As Flannery’s cultural star was on the rise, she was stricken by lupus, an incurable, debilitating disease that sapped her energy and forced her return to the “very muddy and manurey” farm back in Georgia. Confined there, dependent on her mother’s care, she wrote only as her diminishing strength permitted—for two hours every morning.
Before her death at 39, Flannery predicted that nobody would write her biography, since lives spent between the house and the chicken yard do not make exciting copy. Yet her outsized spiritual dramas enacted on a Southern stage—told through short stories, novels, and many letters—ensure her place among the greatest American writers.
The body of O’Connor’s work resists conventional description. Although many of her narratives begin in a familiar world—on a family vacation or in a doctor’s waiting room, for example—they are not, finally, realistic. Furthermore, although O’Connor’s work was written during a time of great social change in the South, those changes—and the relationships among blacks and whites—were not at the center of her fiction. O’Connor made frequent use of violence and shock tactics. She argued that she wrote for an audience who, for all its Sunday piety, did not share her belief in the fall of humanity and its need for redemption. “To the hard of hearing,” she explained, “[Christian writers] shout, and for the… almost-blind [they] draw large and startling figures”—a statement that has become a succinct and popular explanation of O’Connor’s conscious intent as a writer.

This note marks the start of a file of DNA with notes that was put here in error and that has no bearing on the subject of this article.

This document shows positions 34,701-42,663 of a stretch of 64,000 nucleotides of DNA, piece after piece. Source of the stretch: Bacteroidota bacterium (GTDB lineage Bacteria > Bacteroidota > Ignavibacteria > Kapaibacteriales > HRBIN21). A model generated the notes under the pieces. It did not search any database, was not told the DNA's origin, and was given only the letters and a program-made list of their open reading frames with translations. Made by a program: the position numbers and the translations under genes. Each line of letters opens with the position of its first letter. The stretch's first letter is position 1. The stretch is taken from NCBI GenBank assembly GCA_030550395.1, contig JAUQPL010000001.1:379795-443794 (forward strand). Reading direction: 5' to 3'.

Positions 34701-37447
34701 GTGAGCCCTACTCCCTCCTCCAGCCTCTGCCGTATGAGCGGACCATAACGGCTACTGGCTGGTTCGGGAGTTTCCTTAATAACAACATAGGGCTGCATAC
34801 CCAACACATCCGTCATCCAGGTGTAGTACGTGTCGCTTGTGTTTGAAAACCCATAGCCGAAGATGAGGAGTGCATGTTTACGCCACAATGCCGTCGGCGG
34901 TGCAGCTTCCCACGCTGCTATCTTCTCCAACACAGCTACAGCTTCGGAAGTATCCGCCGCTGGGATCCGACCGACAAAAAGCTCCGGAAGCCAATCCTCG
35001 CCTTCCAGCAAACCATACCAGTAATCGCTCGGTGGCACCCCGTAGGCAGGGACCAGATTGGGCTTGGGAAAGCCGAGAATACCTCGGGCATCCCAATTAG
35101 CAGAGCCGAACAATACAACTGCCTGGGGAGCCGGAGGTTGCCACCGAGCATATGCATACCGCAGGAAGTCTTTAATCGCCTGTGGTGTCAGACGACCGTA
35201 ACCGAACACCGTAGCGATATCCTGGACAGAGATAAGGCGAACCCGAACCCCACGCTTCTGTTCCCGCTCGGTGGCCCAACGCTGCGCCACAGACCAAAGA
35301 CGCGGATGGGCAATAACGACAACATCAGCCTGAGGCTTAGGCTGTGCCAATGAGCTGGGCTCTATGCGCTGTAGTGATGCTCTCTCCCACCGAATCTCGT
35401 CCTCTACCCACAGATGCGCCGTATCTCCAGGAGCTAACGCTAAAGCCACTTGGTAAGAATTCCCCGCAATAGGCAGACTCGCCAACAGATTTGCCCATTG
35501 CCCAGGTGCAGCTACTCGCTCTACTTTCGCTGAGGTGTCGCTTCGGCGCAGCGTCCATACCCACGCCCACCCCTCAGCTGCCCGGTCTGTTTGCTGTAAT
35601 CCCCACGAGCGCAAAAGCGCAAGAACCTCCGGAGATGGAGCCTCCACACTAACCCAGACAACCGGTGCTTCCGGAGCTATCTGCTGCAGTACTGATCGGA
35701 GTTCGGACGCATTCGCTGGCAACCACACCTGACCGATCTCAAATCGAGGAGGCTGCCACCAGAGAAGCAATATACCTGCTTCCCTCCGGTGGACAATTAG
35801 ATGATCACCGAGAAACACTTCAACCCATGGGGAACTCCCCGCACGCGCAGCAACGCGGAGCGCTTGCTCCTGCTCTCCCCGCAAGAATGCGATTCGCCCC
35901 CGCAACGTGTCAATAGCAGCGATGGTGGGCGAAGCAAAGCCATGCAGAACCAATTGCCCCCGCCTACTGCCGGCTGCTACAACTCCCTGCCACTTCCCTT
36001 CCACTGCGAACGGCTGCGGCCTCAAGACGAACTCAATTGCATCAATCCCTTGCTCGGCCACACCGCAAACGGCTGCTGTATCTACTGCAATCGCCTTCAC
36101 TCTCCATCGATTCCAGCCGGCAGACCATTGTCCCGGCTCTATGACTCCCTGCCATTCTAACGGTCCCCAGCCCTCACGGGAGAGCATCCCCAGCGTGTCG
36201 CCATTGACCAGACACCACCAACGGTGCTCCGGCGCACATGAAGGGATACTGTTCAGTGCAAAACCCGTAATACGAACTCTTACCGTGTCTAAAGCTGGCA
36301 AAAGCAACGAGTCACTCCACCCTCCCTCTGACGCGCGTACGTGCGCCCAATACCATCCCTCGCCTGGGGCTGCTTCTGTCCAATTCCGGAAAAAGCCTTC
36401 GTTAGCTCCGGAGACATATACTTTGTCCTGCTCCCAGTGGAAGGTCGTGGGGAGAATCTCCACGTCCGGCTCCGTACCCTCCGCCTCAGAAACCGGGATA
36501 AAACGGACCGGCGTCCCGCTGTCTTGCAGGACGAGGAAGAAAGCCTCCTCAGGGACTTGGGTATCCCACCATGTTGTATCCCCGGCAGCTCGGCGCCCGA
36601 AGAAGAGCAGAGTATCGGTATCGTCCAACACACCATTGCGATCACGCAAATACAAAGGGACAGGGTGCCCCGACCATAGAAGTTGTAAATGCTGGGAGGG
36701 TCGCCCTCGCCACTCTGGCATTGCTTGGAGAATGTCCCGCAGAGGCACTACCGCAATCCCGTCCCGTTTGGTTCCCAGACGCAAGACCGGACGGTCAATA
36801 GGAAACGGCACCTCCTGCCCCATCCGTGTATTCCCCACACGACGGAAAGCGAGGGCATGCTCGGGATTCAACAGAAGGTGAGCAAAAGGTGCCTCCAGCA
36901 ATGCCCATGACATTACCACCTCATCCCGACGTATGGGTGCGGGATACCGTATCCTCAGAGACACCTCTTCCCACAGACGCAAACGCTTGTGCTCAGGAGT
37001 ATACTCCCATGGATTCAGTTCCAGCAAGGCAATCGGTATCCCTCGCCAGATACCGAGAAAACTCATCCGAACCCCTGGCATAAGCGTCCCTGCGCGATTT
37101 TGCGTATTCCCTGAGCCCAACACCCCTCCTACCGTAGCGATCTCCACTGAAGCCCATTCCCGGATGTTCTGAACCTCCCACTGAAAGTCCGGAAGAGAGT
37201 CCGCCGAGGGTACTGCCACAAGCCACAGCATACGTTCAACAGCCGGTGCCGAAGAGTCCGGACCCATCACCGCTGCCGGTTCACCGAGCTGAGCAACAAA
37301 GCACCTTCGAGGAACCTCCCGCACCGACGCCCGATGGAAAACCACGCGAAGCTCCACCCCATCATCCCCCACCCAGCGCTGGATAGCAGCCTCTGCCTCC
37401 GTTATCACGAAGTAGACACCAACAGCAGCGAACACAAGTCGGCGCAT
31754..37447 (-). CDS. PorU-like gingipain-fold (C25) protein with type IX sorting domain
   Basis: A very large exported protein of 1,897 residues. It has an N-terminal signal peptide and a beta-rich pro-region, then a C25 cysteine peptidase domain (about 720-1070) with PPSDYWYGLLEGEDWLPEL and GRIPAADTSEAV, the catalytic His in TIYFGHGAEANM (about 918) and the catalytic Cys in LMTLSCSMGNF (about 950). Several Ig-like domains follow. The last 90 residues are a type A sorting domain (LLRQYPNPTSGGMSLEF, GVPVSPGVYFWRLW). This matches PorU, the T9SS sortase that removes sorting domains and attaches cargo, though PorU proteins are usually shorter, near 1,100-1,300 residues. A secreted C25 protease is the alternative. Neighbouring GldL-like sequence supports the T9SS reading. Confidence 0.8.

One cannot get through a Flannery O’Connor story without encountering the strangeness of God. As she said, the greatest dramas involve the salvation or loss of the soul. Her short story “Revelation” startles with its final vision of a field of living fire. The vast hordes of souls rumbling toward heaven, the battalions of freaks and lunatics shouting and clapping and leaping like frogs, are a queerly beautiful sight. And then the words, “In the woods around her the invisible cricket choruses had struck up, but what she heard were the voices of the souls climbing upward into the starry field and shouting hallelujah.”
Flannery lamented that our secular society understands the religious mind less and less, that people who believe vigorously in Christ are wholly odd to most readers. It becomes more and more difficult in America to make belief believable, yet this is what she wanted to do. Flannery insisted that she was not a mystic and did not lead a holy life, yet she unapologetically displayed her faith: a life of continually turning away from egocentricity and toward God.